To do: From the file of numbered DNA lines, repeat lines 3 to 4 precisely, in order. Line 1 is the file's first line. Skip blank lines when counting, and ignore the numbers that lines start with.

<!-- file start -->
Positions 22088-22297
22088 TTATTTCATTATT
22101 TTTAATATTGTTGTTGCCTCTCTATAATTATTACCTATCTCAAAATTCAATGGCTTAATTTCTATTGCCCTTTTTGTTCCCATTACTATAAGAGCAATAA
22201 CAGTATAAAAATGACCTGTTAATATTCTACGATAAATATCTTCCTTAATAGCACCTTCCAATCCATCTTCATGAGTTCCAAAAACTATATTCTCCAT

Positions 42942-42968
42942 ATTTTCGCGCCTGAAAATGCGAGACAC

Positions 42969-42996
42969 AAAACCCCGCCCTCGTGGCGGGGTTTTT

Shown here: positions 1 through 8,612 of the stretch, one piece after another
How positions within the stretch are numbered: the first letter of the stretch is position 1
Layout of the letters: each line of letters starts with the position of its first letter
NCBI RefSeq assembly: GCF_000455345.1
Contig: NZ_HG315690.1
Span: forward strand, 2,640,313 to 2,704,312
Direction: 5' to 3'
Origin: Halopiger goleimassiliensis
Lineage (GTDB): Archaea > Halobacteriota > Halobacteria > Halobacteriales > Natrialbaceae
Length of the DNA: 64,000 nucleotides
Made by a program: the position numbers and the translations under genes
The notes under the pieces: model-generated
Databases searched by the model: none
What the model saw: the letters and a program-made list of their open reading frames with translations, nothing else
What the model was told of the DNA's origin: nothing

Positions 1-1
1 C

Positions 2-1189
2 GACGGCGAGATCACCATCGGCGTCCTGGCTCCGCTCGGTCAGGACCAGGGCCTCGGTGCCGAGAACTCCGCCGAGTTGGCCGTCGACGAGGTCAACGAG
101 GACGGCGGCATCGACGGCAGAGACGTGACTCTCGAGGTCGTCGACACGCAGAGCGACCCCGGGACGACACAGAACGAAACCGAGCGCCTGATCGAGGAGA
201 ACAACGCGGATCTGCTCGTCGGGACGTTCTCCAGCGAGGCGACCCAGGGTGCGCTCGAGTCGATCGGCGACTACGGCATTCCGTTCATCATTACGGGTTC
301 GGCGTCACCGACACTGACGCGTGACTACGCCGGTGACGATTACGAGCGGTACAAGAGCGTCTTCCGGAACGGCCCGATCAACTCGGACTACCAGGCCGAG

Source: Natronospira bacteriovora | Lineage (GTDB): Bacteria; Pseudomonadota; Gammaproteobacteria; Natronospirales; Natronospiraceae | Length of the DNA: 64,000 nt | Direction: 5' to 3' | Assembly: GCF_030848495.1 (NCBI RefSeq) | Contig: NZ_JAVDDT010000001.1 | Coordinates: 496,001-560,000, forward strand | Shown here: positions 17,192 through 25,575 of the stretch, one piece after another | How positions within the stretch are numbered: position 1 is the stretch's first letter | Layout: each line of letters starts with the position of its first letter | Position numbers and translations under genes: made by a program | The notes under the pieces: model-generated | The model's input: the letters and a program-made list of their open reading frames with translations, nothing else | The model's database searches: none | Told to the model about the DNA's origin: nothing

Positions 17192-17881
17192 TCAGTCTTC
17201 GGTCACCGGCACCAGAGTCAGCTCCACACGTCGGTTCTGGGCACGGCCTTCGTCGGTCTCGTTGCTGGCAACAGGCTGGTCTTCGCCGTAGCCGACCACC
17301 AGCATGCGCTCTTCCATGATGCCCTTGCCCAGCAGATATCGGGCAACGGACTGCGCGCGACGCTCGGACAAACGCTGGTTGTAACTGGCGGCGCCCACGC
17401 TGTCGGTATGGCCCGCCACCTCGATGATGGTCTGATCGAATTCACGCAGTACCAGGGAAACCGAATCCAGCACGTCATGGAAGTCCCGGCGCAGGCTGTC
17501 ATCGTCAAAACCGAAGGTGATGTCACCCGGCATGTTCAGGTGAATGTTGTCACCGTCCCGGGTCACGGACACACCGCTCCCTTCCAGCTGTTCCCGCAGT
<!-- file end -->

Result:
22101 TTTAATATTGTTGTTGCCTCTCTATAATTATTACCTATCTCAAAATTCAATGGCTTAATTTCTATTGCCCTTTTTGTTCCCATTACTATAAGAGCAATAA
22201 CAGTATAAAAATGACCTGTTAATATTCTACGATAAATATCTTCCTTAATAGCACCTTCCAATCCATCTTCATGAGTTCCAAAAACTATATTCTCCAT